When learning Spanish, tan vs tanto can be a confusing set of words. They look alike and share some of the same uses, such as making comparisons (tan como or tanto como). But despite their similarities, there are significant differences between these words.
Tan and tanto are basic words we use on a daily basis. So, in this guide, you’ll learn how and when to use them. Here is a quick overview of what we’ll cover:
- Tan vs Tanto: What’s the Difference
- How & When to Use Tan in Spanish
- How & When to Use Tanto in Spanish
- Key Points
- Practice Quiz
- Downloadable PDF
Tan vs Tanto: Difference Between Tan and Tanto
In Spanish, tan is always placed in front of an adjective or an adverb and it intensifies the characteristics provided by these words. Tanto works with nouns or verbs to talk about amounts or the magnitude of an action. When working with nouns, tanto has singular and plural forms.
Tan vs tanto relates to quantity and magnitude. So, the difference between them comes down to one thing: the type of words they can work with. Let’s break this down, shall we?
Tan is an adverb of manner in Spanish. This means that it can only work with another adverb or an adjective. Its job is to intensify the magnitude of the qualities described by these words.
¿Por qué está tan caro?
Why is it so expensive?
Ella es tan rápida como tú.
She is as quick as you.
On the other hand, tanto works with nouns and verbs. When qualifying nouns, tanto is an adjective of quantity, meaning that it tells you the amount of something. In this context, tanto must mark the gender and number of the word:
No tengo tanto dinero.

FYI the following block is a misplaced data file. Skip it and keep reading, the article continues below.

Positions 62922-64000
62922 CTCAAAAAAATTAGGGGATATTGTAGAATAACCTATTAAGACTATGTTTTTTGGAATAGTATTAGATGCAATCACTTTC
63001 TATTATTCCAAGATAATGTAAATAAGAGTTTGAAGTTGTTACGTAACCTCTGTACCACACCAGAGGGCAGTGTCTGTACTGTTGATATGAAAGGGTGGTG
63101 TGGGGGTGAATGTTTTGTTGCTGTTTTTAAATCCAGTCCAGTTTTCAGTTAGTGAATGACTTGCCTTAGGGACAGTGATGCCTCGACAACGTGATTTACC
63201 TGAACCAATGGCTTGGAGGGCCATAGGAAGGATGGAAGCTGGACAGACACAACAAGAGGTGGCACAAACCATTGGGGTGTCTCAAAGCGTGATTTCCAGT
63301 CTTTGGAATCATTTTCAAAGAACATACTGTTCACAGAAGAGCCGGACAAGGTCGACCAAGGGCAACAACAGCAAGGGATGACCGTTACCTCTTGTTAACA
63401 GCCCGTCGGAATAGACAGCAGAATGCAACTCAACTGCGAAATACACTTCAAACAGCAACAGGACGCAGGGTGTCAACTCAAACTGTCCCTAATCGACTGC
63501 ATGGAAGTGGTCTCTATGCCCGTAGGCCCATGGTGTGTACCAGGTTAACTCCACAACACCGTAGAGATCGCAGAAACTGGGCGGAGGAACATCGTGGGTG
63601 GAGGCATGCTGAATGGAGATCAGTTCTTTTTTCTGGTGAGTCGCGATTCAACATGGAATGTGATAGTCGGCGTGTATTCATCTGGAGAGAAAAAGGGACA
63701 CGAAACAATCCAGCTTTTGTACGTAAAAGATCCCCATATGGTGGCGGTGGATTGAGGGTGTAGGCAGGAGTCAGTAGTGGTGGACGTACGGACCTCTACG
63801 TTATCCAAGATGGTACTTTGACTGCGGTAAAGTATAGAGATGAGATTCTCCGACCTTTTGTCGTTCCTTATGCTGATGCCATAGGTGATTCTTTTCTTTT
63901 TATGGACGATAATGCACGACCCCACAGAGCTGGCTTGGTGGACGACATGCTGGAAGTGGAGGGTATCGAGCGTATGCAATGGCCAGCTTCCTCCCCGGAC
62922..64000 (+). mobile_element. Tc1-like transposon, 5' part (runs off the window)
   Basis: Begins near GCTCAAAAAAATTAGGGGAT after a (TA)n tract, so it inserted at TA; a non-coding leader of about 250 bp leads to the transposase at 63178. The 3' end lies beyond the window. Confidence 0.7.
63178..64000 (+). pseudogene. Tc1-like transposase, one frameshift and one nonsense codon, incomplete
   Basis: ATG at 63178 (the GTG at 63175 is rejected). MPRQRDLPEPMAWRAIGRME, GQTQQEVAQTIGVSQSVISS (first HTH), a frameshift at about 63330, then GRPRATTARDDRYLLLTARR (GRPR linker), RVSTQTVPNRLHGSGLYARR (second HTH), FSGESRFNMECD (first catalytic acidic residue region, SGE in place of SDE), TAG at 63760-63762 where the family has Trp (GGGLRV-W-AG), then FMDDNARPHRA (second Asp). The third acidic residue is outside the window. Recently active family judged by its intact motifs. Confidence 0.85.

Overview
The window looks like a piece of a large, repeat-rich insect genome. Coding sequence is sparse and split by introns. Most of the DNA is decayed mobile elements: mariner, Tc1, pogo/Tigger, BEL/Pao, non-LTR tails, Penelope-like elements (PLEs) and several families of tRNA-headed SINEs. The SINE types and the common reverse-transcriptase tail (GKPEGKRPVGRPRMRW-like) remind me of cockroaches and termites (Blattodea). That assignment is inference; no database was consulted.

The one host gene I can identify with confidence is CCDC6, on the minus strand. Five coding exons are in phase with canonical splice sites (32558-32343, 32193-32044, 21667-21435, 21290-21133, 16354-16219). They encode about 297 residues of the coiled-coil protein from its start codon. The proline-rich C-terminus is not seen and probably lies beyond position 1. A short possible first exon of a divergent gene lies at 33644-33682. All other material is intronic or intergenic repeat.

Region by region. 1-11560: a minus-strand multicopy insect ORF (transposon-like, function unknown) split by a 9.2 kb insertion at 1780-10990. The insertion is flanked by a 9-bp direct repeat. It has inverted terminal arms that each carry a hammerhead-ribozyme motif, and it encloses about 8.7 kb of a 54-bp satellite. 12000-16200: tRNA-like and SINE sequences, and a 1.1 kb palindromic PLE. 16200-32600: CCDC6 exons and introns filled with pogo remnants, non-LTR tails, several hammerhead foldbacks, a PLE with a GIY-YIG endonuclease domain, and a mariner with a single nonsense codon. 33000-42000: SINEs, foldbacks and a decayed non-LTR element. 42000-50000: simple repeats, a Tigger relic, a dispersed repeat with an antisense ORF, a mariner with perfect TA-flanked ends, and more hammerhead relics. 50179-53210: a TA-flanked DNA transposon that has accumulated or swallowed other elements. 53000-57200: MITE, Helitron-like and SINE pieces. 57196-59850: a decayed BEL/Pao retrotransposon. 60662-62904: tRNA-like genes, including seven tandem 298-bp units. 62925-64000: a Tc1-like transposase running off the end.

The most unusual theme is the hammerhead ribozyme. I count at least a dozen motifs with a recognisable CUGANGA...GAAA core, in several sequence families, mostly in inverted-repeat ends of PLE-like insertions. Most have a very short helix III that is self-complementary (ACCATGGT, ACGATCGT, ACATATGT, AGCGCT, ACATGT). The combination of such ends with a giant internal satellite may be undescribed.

I don’t have that much money.
¿Por qué tienes tantas camisas?
Why do you have so many shirts?
When working with verbs, tanto has a single form and conveys the magnitude or intensity of an action. For example:
Carlos habla tanto como tú.
Carlos speaks as much as you.
You’ll learn when to use tan and tanto in the following sections.
How & When to Use Tan in Spanish
In Spanish, tan only works with adjectives or adverbs. In fact, it must always be placed in front of these words and doesn’t have a plural form. Depending on how it’s used, tan means:
These are the situations when you’ll use tan in Spanish:
Tan…como – making comparisons
One of the most common ways to use tan is to make comparisons of equality in Spanish. Simply put, we use the structure tan…como to compare qualities or how people do certain things.
[Person 1] + tan + [adjective/adverb] + como + [person 2]
Betty es tan alta como tú.
Betty is as tall as you.
Jonathan cocina tan bien como su mamá.
Jonathan cooks as good as his mom.
This formula and pattern for making comparisons of equality can also be applied to other types of nouns (or objects) being compared.
El coche rojo es tan grande como el coche azul.
The red car is as big as the blue car.
Use tan combined with another adverb or a qualifying adjective to intensify the magnitude of a certain characteristic:
[Verb conjugated] + tan + [adjective/adverb]
¿Por qué comes tan lento?
Why are you eating so slowly?
Lucy vive en una casa tan bonita.
Lucy lives in such a beautiful house.
Ask about characteristics
Tan is also used with the question word ‘qué’ to inquire about the degree of a characteristic or an action. For example:
¿Qué tan + [adjective/adverb] + [verb] + [noun]
¿Qué tan confiable es este carro?
How reliable is this car?